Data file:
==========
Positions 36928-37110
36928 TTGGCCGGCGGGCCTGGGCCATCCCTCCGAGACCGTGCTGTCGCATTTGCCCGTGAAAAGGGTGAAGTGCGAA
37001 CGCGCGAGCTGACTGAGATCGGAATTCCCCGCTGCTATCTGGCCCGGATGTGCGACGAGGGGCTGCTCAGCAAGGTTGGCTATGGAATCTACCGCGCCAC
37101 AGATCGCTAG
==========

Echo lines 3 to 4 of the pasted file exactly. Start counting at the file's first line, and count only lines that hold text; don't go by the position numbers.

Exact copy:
37001 CGCGCGAGCTGACTGAGATCGGAATTCCCCGCTGCTATCTGGCCCGGATGTGCGACGAGGGGCTGCTCAGCAAGGTTGGCTATGGAATCTACCGCGCCAC
37101 AGATCGCTAG